Fintan O’Toole, one of Ireland’s best known and most influential journalists, says he believes Boris Johnson is trying to bluff the European Union on a no-deal Brexit. But, he says, that does not mean Britain will not ‘blunder’ into exactly that scenario. In an exclusive interview with Irish Echo editor Billy Cantwell ahead of his Australian visit, O’Toole shared his views on why he thinks the EU will not blink on Brexit, why Donald Trump is test marketing barbarism, how Ireland has a dysfunctional relationship with its diaspora and why Rupert Murdoch is a toxic influence on the world.
Fintan O’Toole has declared that the western world is being blooded for fascism. It’s a bold and controversial view but over his 35 year career the Dubliner has forged a reputation for speaking truth to power, informed by coherent, eloquent and well researched arguments. His skill as a commentator has earned the 61-year-old many awards and made him one of Europe’s most-read journalists.
Later this month he will be a guest of the Antidote Festival at the Sydney Opera House where he will join a panel discussion on ‘the state we’re in’.
As the author of the bestselling Heroic Failure: Brexit and the Politics Of Pain, O’Toole will be talking about the fallout from Britain’s momentous decision to leave the European Union. He sees it as “an act of national self-harm” motivated by self-pity, hubris and xenophobic nationalism.
So, now that a committed Brexiteer is in No 10 Downing St, how sure is he that the European Union will hold firm and has Boris Johnson not made the calculation that, in political terms, he will gain more from standing up to the Europeans than he will lose from the economic pain of a hard Brexit?
“I think those are great questions and go to the heart of the matter,” O’Toole says on the phone from his Dublin home. “I should say first of all that just because Johnson is bluffing - and I believe that he is - does not mean that he is not capable of blundering into a no-deal Brexit.
“I think his calculation is that he wants to be stopped. It’s like a psychopath saying ‘stop me before I kill again’. He wants parliament to stop him and he wants the Europeans to reject his demands. He knows they will be rejected. They’re so outrageous. And then his calculation is that if he does lose a vote of confidence and goes to the people on the basis that the Remainers, the Europeans, the Irish are all stopping the will of the British people so ‘I need an overwhelming mandate in order to show that we are a sovereign people and we’re going out on October 31st’. That is his plan in so far as there is one.”
The 2017 European Press Prize winner is not confident Johnson will succeed in getting the Europeans to reopen the Withdrawal Agreement, which of course contains the bane of the Brexiteers, the Irish backstop.
“This will present Johnson with a dilemma,” he predicts.
“Does he decide, in his own terms, to polish a turd [as he called the Withdrawal Agreement]. Well, turds can be polished. Or does he decide to stick with ‘Plan A’ which is to pull the whole thing down and go for a very high risk strategy of a no-deal election.”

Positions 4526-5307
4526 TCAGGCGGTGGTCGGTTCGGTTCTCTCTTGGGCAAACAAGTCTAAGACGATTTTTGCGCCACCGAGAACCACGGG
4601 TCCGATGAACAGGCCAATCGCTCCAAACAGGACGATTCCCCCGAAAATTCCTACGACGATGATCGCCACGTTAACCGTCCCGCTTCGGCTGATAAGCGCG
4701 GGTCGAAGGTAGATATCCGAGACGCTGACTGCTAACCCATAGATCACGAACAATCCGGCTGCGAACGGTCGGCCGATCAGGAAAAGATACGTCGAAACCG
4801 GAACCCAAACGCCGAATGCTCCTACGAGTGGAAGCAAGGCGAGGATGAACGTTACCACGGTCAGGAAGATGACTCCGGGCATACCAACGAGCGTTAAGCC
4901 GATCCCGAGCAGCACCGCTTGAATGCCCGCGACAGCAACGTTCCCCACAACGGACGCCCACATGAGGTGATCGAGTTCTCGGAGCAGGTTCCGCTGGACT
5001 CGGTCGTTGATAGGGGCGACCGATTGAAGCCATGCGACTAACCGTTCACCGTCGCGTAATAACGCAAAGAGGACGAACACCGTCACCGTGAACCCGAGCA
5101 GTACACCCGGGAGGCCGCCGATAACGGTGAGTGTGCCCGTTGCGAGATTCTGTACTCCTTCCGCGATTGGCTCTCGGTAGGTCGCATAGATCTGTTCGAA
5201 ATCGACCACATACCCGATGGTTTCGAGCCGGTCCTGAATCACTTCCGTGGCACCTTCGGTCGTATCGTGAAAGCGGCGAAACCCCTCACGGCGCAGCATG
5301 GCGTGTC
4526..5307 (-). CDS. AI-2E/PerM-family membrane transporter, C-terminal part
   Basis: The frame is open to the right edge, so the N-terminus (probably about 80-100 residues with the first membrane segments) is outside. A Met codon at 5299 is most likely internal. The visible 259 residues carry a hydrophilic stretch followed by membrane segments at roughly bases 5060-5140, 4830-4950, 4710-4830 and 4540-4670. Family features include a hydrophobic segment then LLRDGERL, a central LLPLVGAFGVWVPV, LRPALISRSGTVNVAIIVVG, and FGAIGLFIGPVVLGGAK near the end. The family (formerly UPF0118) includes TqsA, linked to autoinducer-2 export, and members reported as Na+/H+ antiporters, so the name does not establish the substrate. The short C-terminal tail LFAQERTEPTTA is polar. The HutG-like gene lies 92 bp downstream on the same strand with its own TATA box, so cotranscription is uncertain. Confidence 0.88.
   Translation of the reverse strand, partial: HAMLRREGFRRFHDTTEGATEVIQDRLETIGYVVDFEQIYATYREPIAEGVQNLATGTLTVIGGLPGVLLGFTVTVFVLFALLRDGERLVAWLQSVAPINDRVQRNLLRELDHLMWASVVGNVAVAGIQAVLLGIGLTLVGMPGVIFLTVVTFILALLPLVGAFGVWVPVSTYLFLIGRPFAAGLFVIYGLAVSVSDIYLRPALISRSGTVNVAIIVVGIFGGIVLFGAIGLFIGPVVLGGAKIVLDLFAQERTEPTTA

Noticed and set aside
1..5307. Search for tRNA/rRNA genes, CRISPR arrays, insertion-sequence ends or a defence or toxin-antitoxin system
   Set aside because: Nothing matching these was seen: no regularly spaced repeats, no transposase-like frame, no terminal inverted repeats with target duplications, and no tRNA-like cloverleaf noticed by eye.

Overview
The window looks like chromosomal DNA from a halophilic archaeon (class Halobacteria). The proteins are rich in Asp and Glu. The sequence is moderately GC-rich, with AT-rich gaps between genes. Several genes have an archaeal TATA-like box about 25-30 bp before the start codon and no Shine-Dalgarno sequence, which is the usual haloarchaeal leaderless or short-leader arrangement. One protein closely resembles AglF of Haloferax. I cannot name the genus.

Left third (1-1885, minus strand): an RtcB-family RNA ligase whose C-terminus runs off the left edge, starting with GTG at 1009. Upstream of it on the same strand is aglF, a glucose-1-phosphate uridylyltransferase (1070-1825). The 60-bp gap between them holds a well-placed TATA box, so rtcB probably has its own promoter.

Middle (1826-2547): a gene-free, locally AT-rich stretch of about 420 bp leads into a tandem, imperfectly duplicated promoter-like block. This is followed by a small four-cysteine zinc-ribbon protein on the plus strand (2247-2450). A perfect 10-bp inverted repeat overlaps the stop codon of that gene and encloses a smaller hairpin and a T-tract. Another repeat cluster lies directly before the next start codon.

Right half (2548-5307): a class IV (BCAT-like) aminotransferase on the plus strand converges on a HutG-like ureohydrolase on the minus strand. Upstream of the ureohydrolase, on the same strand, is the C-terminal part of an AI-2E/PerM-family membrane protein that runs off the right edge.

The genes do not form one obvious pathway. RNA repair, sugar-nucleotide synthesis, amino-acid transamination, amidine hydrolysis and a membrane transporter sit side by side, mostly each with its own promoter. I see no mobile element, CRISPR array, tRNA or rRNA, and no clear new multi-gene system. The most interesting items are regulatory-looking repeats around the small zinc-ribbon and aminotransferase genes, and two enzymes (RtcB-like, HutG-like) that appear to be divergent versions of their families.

This, O’Toole says, “is incredibly risky from his point of view because if he loses it, he not just loses the prime ministership, he goes down in history as one of the laughable characters in British political history.”
As for solidarity with Ireland, the veteran historian, biographer, literary critic and political commentator believes that the EU is, to use a phrase popularized by Margaret Thatcher, “not for turning”.
“I was very skeptical when this process began that the European Union would stand by Ireland,” he says. “But I was wrong about that. I don’t think the Europeans are going to sell out Ireland. I don’t think they can. Rhetorically they’ve gone so far with it that it would shatter the whole credibility of the EU to do so.”
O’Toole declared last December that he believed that there would be a second referendum on Brexit and while he now concedes that it is less likely, there are two ways it could still occur.
“Johnson will face a confidence vote in September and he could very well lose it,” O’Toole says. “If he loses that vote, it is not automatically a general election but there’s 14 days in which someone else can seek to put together a majority. Jeremy Corbyn would not win it but perhaps another Labour figure like Keir Starmer might. They could then seek an extension to the October 31 deadline and then, in that circumstance, you might see a second referendum.
“The other thing that could happen is that Johnson goes for an election and we wind up with a very fragmented parliament. And the more the deadlock continues, the more you’re left with no other option. They can’t do a deal and they can’t do a no-deal.”
One of the possible impacts of a no-deal Brexit will be to accelerate the reunification of Ireland and the possible break-up of the United Kingdom.
The Irish Times amd Guardian columnist believes that the Varadkar government should be preparing for such an eventuality but urges caution about jumping the gun on a so-called ‘border poll’ in Northern Ireland.
“The first thing I would do with this is urge caution,” he says.
“We’re in the middle of the tectonic shift in the political architecture of the two islands. Scottish independence is a live possibility. English nationalism has become a huge force. Welsh nationalism is on the rise and then you have all the Irish issues. I think we have to be very careful that we don’t end up being forced into a united Ireland because the UK is just falling apart and then we’re left to deal with all of the unresolved issues of the island of Ireland in a chaotic situation where you have huge amounts of anxiety and fear, you have economic collapse, you have civil conflict going on. Are those the circumstances in which anybody wants Ireland to be united? I don’t think so.”
Frank and open discussion, honest dialogue and citizens conventions are the best pathways towards a reunited Ireland, he believes.